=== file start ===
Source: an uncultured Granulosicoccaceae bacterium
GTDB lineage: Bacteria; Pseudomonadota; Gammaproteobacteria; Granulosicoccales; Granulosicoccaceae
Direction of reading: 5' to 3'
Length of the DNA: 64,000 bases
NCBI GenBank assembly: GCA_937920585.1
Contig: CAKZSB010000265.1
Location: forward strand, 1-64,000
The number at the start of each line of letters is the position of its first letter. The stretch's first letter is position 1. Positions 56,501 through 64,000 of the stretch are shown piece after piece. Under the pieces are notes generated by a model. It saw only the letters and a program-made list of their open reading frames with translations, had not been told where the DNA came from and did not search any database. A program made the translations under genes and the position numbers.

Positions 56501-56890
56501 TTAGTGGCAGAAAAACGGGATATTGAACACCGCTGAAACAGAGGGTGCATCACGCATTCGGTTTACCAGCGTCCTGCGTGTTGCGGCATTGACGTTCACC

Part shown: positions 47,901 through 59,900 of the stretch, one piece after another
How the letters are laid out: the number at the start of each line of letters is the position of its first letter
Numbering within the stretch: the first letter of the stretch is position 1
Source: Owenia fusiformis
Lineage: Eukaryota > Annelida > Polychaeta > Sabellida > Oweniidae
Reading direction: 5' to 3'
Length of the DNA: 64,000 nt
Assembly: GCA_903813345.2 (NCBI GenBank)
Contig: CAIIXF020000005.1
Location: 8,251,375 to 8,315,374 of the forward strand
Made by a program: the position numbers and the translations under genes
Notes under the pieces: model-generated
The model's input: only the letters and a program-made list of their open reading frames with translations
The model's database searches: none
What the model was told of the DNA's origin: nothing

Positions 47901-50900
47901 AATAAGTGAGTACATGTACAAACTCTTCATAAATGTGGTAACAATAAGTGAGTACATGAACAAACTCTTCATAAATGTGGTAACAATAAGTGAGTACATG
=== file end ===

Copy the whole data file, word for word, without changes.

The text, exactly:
Source: an uncultured Granulosicoccaceae bacterium
GTDB lineage: Bacteria; Pseudomonadota; Gammaproteobacteria; Granulosicoccales; Granulosicoccaceae
Direction of reading: 5' to 3'
Length of the DNA: 64,000 bases
NCBI GenBank assembly: GCA_937920585.1
Contig: CAKZSB010000265.1
Location: forward strand, 1-64,000
The number at the start of each line of letters is the position of its first letter. The stretch's first letter is position 1. Positions 56,501 through 64,000 of the stretch are shown piece after piece. Under the pieces are notes generated by a model. It saw only the letters and a program-made list of their open reading frames with translations, had not been told where the DNA came from and did not search any database. A program made the translations under genes and the position numbers.

Positions 56501-56890
56501 TTAGTGGCAGAAAAACGGGATATTGAACACCGCTGAAACAGAGGGTGCATCACGCATTCGGTTTACCAGCGTCCTGCGTGTTGCGGCATTGACGTTCACC

Part shown: positions 47,901 through 59,900 of the stretch, one piece after another
How the letters are laid out: the number at the start of each line of letters is the position of its first letter
Numbering within the stretch: the first letter of the stretch is position 1
Source: Owenia fusiformis
Lineage: Eukaryota > Annelida > Polychaeta > Sabellida > Oweniidae
Reading direction: 5' to 3'
Length of the DNA: 64,000 nt
Assembly: GCA_903813345.2 (NCBI GenBank)
Contig: CAIIXF020000005.1
Location: 8,251,375 to 8,315,374 of the forward strand
Made by a program: the position numbers and the translations under genes
Notes under the pieces: model-generated
The model's input: only the letters and a program-made list of their open reading frames with translations
The model's database searches: none
What the model was told of the DNA's origin: nothing

Positions 47901-50900
47901 AATAAGTGAGTACATGTACAAACTCTTCATAAATGTGGTAACAATAAGTGAGTACATGAACAAACTCTTCATAAATGTGGTAACAATAAGTGAGTACATG